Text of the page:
Values of Symbols for Which Fractions are Undefined
Here we simply remind you that several properties of fractions
of the following special forms continue to apply to fractions in
which the numerator and/or denominator are algebraic expressions.
We have already discussed and illustrated these properties with
reference to numerical fractions. They are


as long as b is not also equal to zero. 





is undefined (or infinite) as long as b
is not also equal to zero. 
and 




is undefined (or indeterminate) 
The words “undefined” or “indeterminate”
here do not mean that people are presently not clever enough to
figure out what these expressions must mean. Instead, they
indicate that such expressions are numerical nonsense – it
is impossible to interpret them in a way that makes numerical
sense, or that assigns to them an actual meaningful numerical
value.
From this list, we see that essentially, whenever the
denominator of a fraction evaluates to zero, we may speak of the
value of that fraction as being undefined.
The slight twist with algebraic fractions is that if the
denominator is an algebraic expression, then the value of the
denominator depends on the values assigned to any symbols that
are present. For some values of those symbols, the denominator
may evaluate to a nonzero value and so no problem arises.
However, there may be some values of the symbols for which the
denominator does evaluate to zero, and so the fraction as a whole
becomes undefined.
Example 1:
For what values of x is the fraction undefined?
solution:
Fractions are undefined when the denominator has a value of
zero. Thus, this fraction will be undefined for any value of x
that makes
4x – 7 = 0
But this is just a very simple equation. Solving, we get
4x = 7
and so
Checking
4(1.75) – 7 = 7 – 7 = 0.
Thus, the given fraction is undefined only when x = 7 / 4 =
1.75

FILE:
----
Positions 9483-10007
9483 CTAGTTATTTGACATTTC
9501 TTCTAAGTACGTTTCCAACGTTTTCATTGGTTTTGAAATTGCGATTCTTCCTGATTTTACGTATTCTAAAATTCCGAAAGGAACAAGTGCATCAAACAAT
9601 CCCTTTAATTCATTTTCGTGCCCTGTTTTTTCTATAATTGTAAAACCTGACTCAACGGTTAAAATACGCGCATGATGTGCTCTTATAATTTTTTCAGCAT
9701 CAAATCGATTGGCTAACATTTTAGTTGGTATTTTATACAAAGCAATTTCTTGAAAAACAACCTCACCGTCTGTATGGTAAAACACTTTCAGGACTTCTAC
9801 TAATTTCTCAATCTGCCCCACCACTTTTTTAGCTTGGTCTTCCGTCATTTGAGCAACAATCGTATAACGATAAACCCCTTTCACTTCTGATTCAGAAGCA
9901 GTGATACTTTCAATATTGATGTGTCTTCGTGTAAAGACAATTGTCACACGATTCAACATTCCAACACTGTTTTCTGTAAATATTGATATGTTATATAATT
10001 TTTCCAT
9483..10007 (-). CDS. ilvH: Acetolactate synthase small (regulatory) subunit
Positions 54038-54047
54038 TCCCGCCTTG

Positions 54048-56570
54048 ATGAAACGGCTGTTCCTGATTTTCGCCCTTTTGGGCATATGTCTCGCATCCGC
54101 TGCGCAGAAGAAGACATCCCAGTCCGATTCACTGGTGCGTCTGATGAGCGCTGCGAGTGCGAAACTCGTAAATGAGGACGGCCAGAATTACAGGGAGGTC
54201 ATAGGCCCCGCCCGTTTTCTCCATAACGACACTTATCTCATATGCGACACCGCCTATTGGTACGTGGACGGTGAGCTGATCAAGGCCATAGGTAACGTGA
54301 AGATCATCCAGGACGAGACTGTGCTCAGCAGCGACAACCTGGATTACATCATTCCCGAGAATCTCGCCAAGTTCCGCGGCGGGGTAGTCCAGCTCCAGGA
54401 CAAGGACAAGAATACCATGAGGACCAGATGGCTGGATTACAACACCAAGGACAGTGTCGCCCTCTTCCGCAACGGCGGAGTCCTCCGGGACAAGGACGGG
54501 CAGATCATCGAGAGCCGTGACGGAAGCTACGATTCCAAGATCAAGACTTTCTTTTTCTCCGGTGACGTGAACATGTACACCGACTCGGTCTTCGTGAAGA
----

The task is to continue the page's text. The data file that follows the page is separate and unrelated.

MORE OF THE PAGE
Example 2:
For what values of x is the fraction undefined?
solution:
Again, we need only look at the denominator. The fraction as a
whole will be undefined whenever the denominator is equal to
zero, that is, whenever
3x^{ 2} – 48 = 0
This is an equation for x which is not too hard to solve:
3x^{ 2} – 48 = 0
gives
3x^{ 2} = 48
and so
So any value of x that can be squared to give 16 will satisfy
this equation. But 16 = 4^{ 2} and 16 = (4)^{ 2}
, so there would appear to be two values of x that satisfy this
equation and hence make the denominator of the original equation
equal to zero:
So, the original fraction is undefined if x = +4 and if x =
4. (You can check by direct substitution that both of these
values of x result in the original fraction having the form b / 0,
where b 0.)
A final reminder: fractions are undefined in the way
we’ve been discussing here only when the denominator
evaluates to zero. If the numerator evaluates to zero, but the
denominator is nonzero, the fraction itself just has the value of
zero and no problem results. Thus, in Example 1 above, if we
substitute x = 3 / 5, we get:
This poses no mathematical problem. “Undefinedness”
of the sorts referenced in items (ii) and (iii) of the list at
the beginning of this note only arises when the denominator
evaluates to zero.